Aiding and Abetting, Section 21 of the Criminal Code, RSC, 1985, c. C-46
Section 21 of the Criminal Code states:
21 (1) Everyone is a party to an offence who
(a) actually commits it;
(b) does or omits to do anything for the purpose of aiding any person to commit it; or
(c) abets any person in committing it.
As the term implies, ‘aiding’ is intentionally helping or assisting the principal offender in committing a crime. In other words, the person who is aiding knows that an offence is being committed. In contrast, if a getaway car stalled 5 kilometres away from the crime scene and a friendly stranger assisted the fleeing criminals by giving them a boost, the stranger would be considered an ‘innocent agent’ because he did not realize that an offence occurred. Similarly, if the offenders threatened a toll booth operator at gunpoint, the operator then allowed the getaway car onto the highway; the operator has not ‘aided’ the offenders.
Abetting encourages, instigates, or promotes the principal offender to commit an offence or a crime. An example of abetting may be when an individual cheer on the principal offender to start a fight to harm another individual. As such, if found guilty, the abettor may also receive the same sentence as the individual who committed the actual harm.
Although merely being present and failing to stop a crime is usually insufficient in finding a party guilty for aiding or abetting, an exception would be where a party had a legal obligation to act, such as an adult’s obligation to report and take action in child protection matters. In addition, inaction may also be considered as aiding and abetting if an act or omission was intentional; for example, a bribed security guard disengaged from the security cameras during a robbery.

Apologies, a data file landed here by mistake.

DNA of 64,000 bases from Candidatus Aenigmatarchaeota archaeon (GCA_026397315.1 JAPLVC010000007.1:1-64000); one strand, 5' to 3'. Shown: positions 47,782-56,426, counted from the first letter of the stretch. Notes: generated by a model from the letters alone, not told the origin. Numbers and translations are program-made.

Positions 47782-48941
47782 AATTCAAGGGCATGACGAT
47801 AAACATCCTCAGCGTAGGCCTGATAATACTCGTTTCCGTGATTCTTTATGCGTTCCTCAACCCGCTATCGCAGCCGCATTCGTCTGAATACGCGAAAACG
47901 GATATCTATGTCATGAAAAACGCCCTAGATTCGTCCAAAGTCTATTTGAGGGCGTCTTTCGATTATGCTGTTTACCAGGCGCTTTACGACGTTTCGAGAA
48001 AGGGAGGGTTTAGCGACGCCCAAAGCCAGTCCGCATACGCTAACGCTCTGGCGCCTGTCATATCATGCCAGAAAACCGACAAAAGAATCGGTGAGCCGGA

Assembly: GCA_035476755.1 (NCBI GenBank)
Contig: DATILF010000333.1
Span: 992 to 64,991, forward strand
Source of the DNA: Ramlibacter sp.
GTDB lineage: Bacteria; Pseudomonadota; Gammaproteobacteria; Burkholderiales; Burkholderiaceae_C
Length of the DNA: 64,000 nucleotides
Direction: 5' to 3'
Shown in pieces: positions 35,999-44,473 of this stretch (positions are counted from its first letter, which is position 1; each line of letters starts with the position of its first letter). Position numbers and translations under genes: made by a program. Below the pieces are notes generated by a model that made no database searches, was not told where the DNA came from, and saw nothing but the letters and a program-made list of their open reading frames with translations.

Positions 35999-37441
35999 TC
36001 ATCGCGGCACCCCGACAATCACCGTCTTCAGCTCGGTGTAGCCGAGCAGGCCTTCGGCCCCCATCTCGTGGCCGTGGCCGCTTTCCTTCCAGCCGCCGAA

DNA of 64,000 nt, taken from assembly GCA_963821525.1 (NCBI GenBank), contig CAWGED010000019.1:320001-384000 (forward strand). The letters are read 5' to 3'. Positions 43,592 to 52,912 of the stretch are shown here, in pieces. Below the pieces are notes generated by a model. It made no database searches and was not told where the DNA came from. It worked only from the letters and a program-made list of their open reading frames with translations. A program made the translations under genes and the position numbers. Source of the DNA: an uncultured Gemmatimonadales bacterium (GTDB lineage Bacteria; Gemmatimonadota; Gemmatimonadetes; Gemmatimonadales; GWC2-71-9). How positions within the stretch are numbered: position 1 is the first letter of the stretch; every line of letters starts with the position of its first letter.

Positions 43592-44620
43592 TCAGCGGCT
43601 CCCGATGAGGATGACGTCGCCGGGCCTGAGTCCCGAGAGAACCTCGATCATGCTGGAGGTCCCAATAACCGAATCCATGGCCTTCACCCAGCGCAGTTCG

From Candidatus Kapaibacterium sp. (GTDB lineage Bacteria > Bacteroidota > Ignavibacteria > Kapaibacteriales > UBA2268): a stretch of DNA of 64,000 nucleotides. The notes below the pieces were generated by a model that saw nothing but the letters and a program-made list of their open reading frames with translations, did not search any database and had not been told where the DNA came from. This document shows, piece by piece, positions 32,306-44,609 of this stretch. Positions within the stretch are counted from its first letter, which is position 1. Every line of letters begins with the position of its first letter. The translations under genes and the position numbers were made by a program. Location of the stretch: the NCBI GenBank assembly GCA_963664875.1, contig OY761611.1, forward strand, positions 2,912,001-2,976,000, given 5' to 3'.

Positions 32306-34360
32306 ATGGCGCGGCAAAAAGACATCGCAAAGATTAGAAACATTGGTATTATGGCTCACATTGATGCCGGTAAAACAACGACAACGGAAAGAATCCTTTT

Section 21(2) of the Criminal Code is more difficult to grasp as it deals with what constitutes “ought to have known;” it reads:
21(2) Where two or more persons form an intention in common to carry out an unlawful purpose and to assist each other therein and any one of them, in carrying out the common purpose, commits an offence, each of them who knew or out to have known that the commission of the offence would be a probable consequence of carrying out the common purpose is a party to that offence.
The objective standard of mens rea is often applied to aiding and abetting offences, meaning the phrase “ought to have known” involves determining what a reasonable person would have had in their mind, which differs from ‘subjective mens rea,’ determining criminal intention based on what the offender had in their mind.
Police encounters can be traumatic, particularly in cases where charges have been laid. Ayaz Mehdi Professional Corporation is a full-service law firm with experienced Criminal Law lawyers to help. Our criminal defence lawyer is a former police officer. We emphasize the accused’s right to liberty at the outset of a charge and ensure the accused is entitled to a full answer and defence. Clients should contact us as soon as they have been charged or believe their Charter rights have been violated.
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